FEATURE: 12.21.18- Welcome to another edition of “Retro Reading,” a series here in my column, “Mac Potpourri,” where we dig deep into the archives for content written on today’s date several years ago from PowerBook Central — where I served as one of its three columnists from 2006-09 — a website established in 1997 and retired in 2015, which was defunct until it merged earlier this year with its sister site, MacPrices, in May 2018.
Today we stray off the beaten path, so to speak, and take a look at a story that was not actually published on this day. Why? Well, I chose to mix things up and not follow the formula of this series which is supposed to feature a story written on this calendar date because the new movie “Bumblebee” — the sixth film in the “Transformers” live action movie series that serves as a prequel to the first film — opens today in theaters across the U.S.
The story we will look at today is my commentary on the first “Transformers” movie which opened in U.S. theaters back on July 3, 2007 with my piece published two days later on July 5.
I’ll never forget the experience of seeing the toy action figures from my childhood brought to life on the big screen. (I think I almost teared up, just a little, during the movie seeing the character of Optimus Prime in the “flesh” transforming right before my very eyes in life-like fashion!). Granted, there was an animated cartoon series — not computer animation, mind you, but the old fashioned hand-drawn animation — so the live action movie was not the first time I saw the toys walking and talking but the comparison of the cartoon on TV to the film on a movie screen was like night and day.
As excited and in awe as I was over the Autobots and Decepticons starring on the big screen, I was just as excited, if not more, to catch Apple computers sharing screen time with the robots and it gave me the idea for a story on the Macs featured in the movie.
So naturally, I had to take a lot of mental notes to be able to describe what I saw in the film. Having a photographic memory certainly helps in that area and so does being very observant (I am known to have an “eagle eye”) not to mention very detail oriented as well.
Now let’s take a look back at my observations of the secondary star of the film from the “Transformers” movie more than 11 years ago, shall we?
Here is just a sample of my commentary piece published on July 5, 2007:
… in the film, mankind’s savior Sam Witwicky (played by a grown up Shia LaBeouf of the DisneyChannel’s “Even Stevens”)uses his wicked wits to make some cash off of his great grandfather by selling some family antiques / relics on eBay. After making a presentation at school and shamelessly announces to his class that the items he just shared are available for bidding on the electronic auction site, he heads home to check the items’ status on his?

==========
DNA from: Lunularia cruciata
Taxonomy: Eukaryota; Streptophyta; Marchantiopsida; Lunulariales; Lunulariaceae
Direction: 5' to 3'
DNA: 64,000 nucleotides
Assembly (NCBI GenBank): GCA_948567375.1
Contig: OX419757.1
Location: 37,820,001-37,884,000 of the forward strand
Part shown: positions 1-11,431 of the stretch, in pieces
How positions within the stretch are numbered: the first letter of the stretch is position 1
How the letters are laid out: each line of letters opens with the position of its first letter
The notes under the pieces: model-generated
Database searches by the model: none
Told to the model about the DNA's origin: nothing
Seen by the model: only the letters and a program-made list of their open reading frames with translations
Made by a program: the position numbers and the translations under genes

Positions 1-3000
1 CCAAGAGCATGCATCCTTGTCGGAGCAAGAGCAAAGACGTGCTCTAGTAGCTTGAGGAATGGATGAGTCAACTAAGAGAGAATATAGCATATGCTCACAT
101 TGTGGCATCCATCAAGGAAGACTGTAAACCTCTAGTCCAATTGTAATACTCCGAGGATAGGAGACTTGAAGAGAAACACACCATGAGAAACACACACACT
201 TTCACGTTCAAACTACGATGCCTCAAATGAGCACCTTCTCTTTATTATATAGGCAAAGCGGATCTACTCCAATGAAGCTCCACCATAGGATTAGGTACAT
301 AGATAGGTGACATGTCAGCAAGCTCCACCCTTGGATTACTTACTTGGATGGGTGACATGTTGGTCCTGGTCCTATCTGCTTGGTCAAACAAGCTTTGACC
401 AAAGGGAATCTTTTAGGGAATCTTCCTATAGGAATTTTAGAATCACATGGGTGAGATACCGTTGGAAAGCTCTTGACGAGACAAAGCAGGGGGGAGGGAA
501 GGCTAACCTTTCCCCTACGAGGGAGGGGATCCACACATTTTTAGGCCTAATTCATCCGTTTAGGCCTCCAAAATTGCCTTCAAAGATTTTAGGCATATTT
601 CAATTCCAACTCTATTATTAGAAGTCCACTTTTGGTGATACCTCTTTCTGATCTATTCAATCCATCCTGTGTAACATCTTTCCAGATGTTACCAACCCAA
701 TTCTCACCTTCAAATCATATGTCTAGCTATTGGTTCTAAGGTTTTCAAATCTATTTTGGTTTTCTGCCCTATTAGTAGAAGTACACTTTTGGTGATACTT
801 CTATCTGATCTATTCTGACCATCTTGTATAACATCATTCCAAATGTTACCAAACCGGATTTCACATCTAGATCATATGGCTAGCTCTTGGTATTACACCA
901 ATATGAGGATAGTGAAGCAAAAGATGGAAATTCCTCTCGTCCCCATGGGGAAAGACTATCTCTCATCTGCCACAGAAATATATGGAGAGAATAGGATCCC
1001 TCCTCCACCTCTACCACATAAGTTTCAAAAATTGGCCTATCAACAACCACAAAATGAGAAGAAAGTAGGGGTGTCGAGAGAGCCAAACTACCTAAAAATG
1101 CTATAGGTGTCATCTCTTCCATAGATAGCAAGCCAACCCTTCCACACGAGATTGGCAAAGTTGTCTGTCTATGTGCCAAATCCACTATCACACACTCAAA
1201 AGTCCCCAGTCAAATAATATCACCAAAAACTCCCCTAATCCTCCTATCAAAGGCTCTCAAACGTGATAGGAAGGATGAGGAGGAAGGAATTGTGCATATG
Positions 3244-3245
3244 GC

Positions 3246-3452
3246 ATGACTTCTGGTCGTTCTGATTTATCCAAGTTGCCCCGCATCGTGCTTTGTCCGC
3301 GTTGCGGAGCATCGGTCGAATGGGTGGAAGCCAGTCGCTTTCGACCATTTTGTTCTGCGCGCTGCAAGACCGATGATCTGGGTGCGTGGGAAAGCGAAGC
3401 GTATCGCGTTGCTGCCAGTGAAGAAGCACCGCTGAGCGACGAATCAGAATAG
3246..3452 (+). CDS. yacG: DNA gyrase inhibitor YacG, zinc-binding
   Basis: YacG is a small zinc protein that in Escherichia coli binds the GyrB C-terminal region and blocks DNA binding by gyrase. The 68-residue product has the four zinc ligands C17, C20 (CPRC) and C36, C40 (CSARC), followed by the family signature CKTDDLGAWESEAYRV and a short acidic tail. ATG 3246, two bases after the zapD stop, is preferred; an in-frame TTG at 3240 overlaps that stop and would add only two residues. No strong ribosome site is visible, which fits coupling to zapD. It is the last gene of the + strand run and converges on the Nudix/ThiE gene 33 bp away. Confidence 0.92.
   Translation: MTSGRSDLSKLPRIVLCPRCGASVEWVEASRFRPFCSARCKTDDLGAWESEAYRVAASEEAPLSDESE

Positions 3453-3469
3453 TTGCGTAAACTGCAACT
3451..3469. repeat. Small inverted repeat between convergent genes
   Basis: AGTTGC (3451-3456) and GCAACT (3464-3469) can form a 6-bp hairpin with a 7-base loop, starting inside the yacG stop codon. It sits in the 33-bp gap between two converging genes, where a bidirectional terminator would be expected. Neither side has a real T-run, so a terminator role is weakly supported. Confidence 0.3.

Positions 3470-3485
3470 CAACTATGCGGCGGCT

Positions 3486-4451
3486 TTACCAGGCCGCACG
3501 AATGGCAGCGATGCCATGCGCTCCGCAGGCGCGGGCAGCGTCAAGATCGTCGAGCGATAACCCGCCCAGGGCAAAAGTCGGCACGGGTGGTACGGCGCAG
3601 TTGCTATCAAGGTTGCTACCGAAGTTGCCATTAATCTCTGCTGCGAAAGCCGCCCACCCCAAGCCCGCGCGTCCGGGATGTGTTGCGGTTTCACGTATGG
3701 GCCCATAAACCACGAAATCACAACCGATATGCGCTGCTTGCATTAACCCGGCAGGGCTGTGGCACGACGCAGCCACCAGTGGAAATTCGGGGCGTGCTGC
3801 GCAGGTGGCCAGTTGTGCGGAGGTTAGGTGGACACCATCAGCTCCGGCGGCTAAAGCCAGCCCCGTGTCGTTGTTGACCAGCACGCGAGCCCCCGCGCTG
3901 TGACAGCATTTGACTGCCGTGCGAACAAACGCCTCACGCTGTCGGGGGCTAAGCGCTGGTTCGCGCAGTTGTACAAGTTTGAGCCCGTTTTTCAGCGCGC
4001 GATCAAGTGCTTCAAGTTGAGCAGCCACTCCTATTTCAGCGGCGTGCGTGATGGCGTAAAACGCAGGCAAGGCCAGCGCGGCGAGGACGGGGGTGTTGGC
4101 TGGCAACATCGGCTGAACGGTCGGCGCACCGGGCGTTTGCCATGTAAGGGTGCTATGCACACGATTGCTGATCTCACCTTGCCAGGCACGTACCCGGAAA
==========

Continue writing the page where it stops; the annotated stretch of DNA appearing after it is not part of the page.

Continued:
14-inch iBook. Courtesy of Apple. …
Later in the film, some room in the Pentagon where military officials, the Secretary of Defense (played by veteran — not military — actor Jon Voight), and a college graduate aged “geek squad” working for the NSA, or National Security Administration,all have their sights focused on computer screens which at first look generic enough to be any widescreen display but when the angle shifts to a sub main character in the film, we see her gazing into?
An Apple Cinema Display. From Steve Jobs in Cupertino. …
The film’s plot twists and thickens and in order to not give away details for those that may not have seen it yet, we’ll just say that an uninvited guest (not a robot) visits the Secretary of Defense to bring him some news. Mr. Secretary doesn’t have time to see or hear it but the uninvited guest presses on and finally gets his meeting with the government head. They both sit down and the uninvited guest pulls out of his briefcase a?
15-inch PowerBook G4 (or it could have been a MacBook Pro).Designed by Apple in California. …
Could this all have been intentional product placement in the film by Apple for advertising? I wasn’t sure but what was pretty evident of a marketing ploy was the GMC vehicles used in the film that were the brand of cars that some of the “Transformers” were in the movie when not in their robot form.
The only disappointing thing was that the Apple products were not robots that transformed in the film. How cool would that have been? (If my memory, photographic memory, serves me correct, I think a Nokia cell phone was a small Decepticon that transformed onscreen. If only I could take a look at the movie on DVD to check… for those that don’t already know, I’m visually impaired now and have been completely blind since 2013.).
For those of you who want to refresh your memory of the film — it has been more than a decade since it was released — or those of you who may not have seen the movie, check out this page about “Transformers” on IMDb (the Internet Movie Database). There you’ll find a treasure trove of information such as a synopsis of the film, videos, photos, cast & crew list, reviews, and trivia, including links where you can purchase the movie instantly for viewing online.
To read the full version of my original article, visit the following link: “‘Transformers’ Real Star? Apple Notebooks”
Thanks for joining me on this edition of Retro Reading where we took a look back at a headline from the past from my days writing for PowerBook Central. Join me again next time when we dig deep back in to my archives and see what headlines were displayed on the front page of that website.
(Note from the Author: thanks to Dan Knight, publisher of Low End Mac — a website that this writer also writes for — for searching the image archives of that website and providing the image needed for this story).